Saturday, 19 January 2013


In part homage to F. W. Murnau’s film of the same name, Portuguese melodrama Tabu is a film split into two halves which revolve around a Portuguese woman who grew up in Africa and grew old in Lisbon. Shot on actual film and in a narrow 1.37:1 aspect the film exudes an air of the silent era which is doubled with a second act which features no spoken dialogue. Instead of traditional dialogue or even old style intertitles the audience is treated to a narration from an older version of one of the central characters. The second act isn’t totally silent though as background noise of the African bush can be heard while the characters are muted. It is a brave film making decision but works to great effect. Tabu takes some time to get into and will be an instant turn off to many (including me) but once I got into it and especially once I reached Part 2, I was hooked by its enduring story, picturesque setting and exquisite style.

The film opens with an enigmatic prologue set in Africa and telling the story of star crossed lovers. This beautiful opening also introduces a crocodile which goes on to have further significance later on. Unlike the two main sections of the film, this opening could be timeless. There are hints of an early colonial setting but the way it is filmed gives it an eternal feel.

The film then steps into Part one –Paradise Lost in which we find an elderly woman called Aurora (Laura Soveral) living in Lisbon with her African maid Santa (Isabel Muñoz Cardoso). Aurora is lonely, going senile and believes that the world is against her while across the hallway Pilar (Teresa Madruga) has a similar loneliness but also an undying kindness. As Aurora reaches the end of her life she calls out for Ventura and talks wildly of crocodiles, farms and Africa. Part two – Paradise then opens as told by the old Ventura as he looks back on his time in Colonial Africa and his friendship with the young Aurora (Ana Moreira). At times I found Part one uninspiring and despite some fine cinematography and solid acting I wasn’t able to get into it. I couldn’t see where it was going and unlike Amour for instance, its tale of old age didn’t interest or excite me. The loneliness was apparent but there was little to hold my attention. Part two however is wonderful and amongst the best hour of cinema 2012 produced.

I have to wonder if the entire first act wasn’t just a device to introduce the old Ventura as Aurora’s story in Lisbon had little impact on her African tale. The only relevance it has is perhaps as a religious or spiritual symbol of punishment and retribution. I personally would have been happier with five minutes of modern day story and then an hour and a half of the quasi-silent African side. Once we arrive in Africa everything changes. The semi-silent style is interesting and refreshing and reminded me a little of ModernTimes and mid period Chaplin when he experimented with sound while keeping The Tramp silent. Here the narration tells you everything you need to know and although perhaps looking back with rose tinted glasses, the old Ventura tells a delightful story of colonial exuberance and sexual excess.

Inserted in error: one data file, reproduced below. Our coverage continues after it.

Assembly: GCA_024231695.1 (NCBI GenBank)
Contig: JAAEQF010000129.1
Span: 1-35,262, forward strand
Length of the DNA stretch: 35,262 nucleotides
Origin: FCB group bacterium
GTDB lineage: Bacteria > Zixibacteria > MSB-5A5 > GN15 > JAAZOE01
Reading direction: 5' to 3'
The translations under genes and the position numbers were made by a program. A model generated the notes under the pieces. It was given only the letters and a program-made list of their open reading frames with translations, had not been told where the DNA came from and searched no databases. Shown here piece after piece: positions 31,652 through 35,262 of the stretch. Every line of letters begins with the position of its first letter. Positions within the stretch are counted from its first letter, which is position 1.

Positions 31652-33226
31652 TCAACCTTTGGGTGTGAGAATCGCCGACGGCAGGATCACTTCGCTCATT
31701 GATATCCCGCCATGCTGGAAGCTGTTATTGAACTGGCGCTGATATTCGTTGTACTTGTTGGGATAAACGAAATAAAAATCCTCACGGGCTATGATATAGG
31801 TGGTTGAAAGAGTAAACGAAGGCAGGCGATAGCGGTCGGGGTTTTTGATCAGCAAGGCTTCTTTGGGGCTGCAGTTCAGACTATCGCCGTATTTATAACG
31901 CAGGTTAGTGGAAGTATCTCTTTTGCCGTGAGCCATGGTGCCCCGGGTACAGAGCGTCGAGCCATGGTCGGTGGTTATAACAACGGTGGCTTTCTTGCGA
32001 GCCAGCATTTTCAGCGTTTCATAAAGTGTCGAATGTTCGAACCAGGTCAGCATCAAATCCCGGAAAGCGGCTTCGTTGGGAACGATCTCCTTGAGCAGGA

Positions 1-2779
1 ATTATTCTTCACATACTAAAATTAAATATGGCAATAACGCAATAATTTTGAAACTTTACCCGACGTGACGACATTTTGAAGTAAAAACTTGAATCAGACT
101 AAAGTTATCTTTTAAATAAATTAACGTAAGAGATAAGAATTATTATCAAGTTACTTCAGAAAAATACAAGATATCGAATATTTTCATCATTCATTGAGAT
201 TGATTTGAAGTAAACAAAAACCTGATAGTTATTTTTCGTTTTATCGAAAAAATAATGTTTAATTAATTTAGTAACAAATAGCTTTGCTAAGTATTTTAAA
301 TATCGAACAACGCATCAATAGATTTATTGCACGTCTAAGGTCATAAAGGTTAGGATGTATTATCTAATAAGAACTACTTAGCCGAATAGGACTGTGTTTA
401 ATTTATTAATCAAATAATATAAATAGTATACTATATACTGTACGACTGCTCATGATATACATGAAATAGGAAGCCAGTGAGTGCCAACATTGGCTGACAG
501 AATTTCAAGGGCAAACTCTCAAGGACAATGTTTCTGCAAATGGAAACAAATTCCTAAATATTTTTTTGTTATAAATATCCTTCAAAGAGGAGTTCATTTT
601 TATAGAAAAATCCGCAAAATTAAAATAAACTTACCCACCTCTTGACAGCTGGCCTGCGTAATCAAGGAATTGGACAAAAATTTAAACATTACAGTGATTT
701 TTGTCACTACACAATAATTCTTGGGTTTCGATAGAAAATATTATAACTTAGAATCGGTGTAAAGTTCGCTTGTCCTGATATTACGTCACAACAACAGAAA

The film has been criticised for glossing over the ethics and issues of Colonialism but for me the film isn’t about that. Ventura looks back to a time when he had freedom and a comfortable life and although that may not have been true for the indigenous population that isn’t any concern of the character. My Grandparents themselves lived in Africa during the 1950s and pictures of their house and grounds were remarkably similar to that of the film. My Nan’s stories were of parties and entertaining and of exotic wildlife not the lives of her servants. While this isn’t perhaps a nice way of looking back at her time in Africa, these were the things that she remembered. She didn’t look back with the mind of a modern guilty European but as someone who lived there at the time, much like the characters in the film.

The acting in both parts is excellent and I was drawn in by the screen presence of the beautiful Ana Moreira and the dashing Carloto Cotta who looks like a cross between a perfume model and 20s film star. Both of them acted silently but got across all the emotion that was required. In the modern setting Laura Soveral is outstanding. I’ve seen few more impressive performances all year. Teresa Madruga is also terrific. The movie is really well scored which was imperative given the silent nature of the second act and the design of the African setting was excellent. As I’ve already said, it looks identical to my Grandparent’s photos. The real star though is Director Miguel Gomes who crafts a terrific film combining two different stories which are linked together with ease. His decision to shoot entirely in black and white is well judged and slight graining in the film stock for the Africa setting helps to further differentiate the two stories. He is a film maker I will definitely be looking out for in the future.

Tabu is half a superb film and half a good film. Had I not been so bored by the opening it would be up there with the best of 2012 and indeed Sight & Sound voted it the second best movie of the year. For me the first act drags on too long but the section in Africa is outstanding in its technical proficiency, beauty, direction, story and acting.